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Miami Marriage Pact spreads socially distant love across campus

The Miami Marriage Pact hopes to help students find their perfect match despite the COVID-19 pandemic using a 50-question survey.

Miami mergers are a tradition Miami University frequently advertises to incoming and current students alike. According to Miami, 14% of alumni are married to another alum.

However, Miami mergers may be facing new challenges. Due to the outbreak of COVID-19, it has been harder to meet new people face-to-face, let alone start a relationship that could last a lifetime.

Fortunately, the Miami Marriage Pact is here to help.

The Marriage Pact is a nationwide program started at Stanford University to help students find potential partners at college. Students fill out a 10-minute questionnaire consisting of questions backed by research on dating and romantic compatibility. They then wait until the questionnaire closes and receive their match via email. 

The questionnaire covers topics from political views, to hard drug use, to whether the student is already in a relationship or not. Any student at the university is eligible to fill it out. 

Sophomore political science and strategic communication double major Nicole Sann helped bring The Marriage Pact to Miami.

“I kept seeing it at a bunch of my old high school friends’ colleges, and I was really intrigued,” Sann said. “When I realized that it wasn’t just a university-based organization and it could be at any school, I thought [The Marriage Pact] could be a fun way to make the idea of Miami Mergers a little less cringey or dorky for students.”

Sann is on a three-person team of Miami students working with advisors from The Marriage Pact and promoting the program through social media and advertising. The Instagram page features information about the program and several sexual innuendos. 

Sann, who took The Marriage Pact herself, said it was a welcomed experience  in the midst of an unprecedented school year.

“I’m very curious to see what’s going to come out of it,” Sann said. “I think The Marriage Pact has been a little of a bright light for me when it’s been crappy here, for lack of better words — it’s the idea of being able to meet new people that makes it so appealing.”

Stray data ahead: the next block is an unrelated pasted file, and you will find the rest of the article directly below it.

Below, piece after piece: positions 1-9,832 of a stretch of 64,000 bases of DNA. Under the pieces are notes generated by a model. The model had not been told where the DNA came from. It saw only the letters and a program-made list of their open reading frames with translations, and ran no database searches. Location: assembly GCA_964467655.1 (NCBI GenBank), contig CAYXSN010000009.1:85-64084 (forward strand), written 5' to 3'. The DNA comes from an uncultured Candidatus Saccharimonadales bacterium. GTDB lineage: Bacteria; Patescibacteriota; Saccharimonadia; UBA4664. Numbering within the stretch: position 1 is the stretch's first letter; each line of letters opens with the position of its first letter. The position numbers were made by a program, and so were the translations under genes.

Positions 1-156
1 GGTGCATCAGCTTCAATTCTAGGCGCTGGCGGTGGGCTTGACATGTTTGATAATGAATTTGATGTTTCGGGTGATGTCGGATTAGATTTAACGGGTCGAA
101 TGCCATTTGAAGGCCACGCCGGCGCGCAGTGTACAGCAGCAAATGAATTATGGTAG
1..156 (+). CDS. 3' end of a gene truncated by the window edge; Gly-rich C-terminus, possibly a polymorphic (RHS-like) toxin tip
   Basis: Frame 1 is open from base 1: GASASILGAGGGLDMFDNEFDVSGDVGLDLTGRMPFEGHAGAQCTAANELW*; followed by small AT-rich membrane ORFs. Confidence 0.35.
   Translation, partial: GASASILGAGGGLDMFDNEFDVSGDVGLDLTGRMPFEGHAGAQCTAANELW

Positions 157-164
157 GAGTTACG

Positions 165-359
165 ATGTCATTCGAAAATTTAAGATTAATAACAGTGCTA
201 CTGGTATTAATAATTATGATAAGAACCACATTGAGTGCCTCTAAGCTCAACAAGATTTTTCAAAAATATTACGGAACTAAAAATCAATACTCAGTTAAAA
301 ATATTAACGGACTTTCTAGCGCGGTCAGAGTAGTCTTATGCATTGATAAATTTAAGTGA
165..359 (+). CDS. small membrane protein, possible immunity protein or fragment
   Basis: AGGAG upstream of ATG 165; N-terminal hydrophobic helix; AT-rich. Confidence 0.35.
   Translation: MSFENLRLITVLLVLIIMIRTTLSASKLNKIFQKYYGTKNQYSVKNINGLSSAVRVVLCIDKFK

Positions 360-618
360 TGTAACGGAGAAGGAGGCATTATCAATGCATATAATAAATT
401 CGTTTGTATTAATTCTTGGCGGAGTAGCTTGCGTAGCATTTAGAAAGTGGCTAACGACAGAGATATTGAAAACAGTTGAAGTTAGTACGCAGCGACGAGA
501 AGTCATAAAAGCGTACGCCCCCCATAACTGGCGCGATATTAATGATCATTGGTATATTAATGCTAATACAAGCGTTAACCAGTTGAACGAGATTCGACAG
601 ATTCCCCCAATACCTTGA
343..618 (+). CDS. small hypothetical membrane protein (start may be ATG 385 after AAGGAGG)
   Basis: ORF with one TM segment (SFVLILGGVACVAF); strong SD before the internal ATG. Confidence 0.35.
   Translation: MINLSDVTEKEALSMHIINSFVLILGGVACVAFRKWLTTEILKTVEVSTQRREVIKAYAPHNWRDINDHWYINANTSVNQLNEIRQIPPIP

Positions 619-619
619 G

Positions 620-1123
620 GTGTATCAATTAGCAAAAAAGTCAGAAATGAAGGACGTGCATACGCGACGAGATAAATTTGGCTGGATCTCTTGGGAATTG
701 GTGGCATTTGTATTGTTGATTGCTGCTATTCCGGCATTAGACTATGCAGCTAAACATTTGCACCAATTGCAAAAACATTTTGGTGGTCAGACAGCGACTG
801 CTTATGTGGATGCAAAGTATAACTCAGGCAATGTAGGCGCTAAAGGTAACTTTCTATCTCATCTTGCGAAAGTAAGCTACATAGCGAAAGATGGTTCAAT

Sann was one of hundreds of people who filled out the questionnaire this April. 

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Hunter Wells, a first-year psychology and neuroscience double major, also filled it out.

After hearing about the pact and taking it himself, Wells started recommending it to his friends and others in his dorm hall.

“I’ve talked to at least 40 or so people, and I’ve tried to get all my friends to do it, too,” Wells said. “It’s really easy to bring it up in conversation since you can be like, ‘Have you seen this?’ And if they’re like, ‘No,’ you can be like, ‘Hey, let me tell you, this is really cool.’”

Wells has hopes for matching with someone, but he also said there wouldn’t be much of a downside if things didn’t work out.

“Even if I don’t find a romantic partner, I can at least make a friend out of it hopefully,” he said. I don’t see it as a losing situation — only a positive thing. Worst case scenario, some random person at Miami has my email, but they can get that anyway, so it’s no risk.”

Another person who didn’t have very high expectations for the marriage pact was a first-year finance major who preferred to remain anonymous.

“[Doing The Marriage Pact] wasn’t necessarily because I was looking to find someone,” he said. “It was more like, ‘Well hey, everyone else is doing this, so I might as well give it a shot.’ I’m not super, super excited like you would be if you were on a regular dating website, but it’s not like I’m not interested at all.”

However, he did take some issue with the fact that the Miami Marriage Pact opened in April  – part of The Marriage Pact’s efforts to stagger the programs across the nation– and was slated to close on April 26, three weeks before finals.

“I think it’s problematic that this started in April,” he said. “You have three weeks to strengthen a relationship, really two if you take finals week into account. Unless you guys just have some unfound connection, I don’t see it lasting too long over summer break.”

Fortunately, The Marriage Pact has a chance to return to Miami next year. 

“It depends on the interest in it,” Sann said. “But if it goes well this year, and if people want it to happen next year, it likely will.”

@hua_shr

moorese6@miamioh.edu

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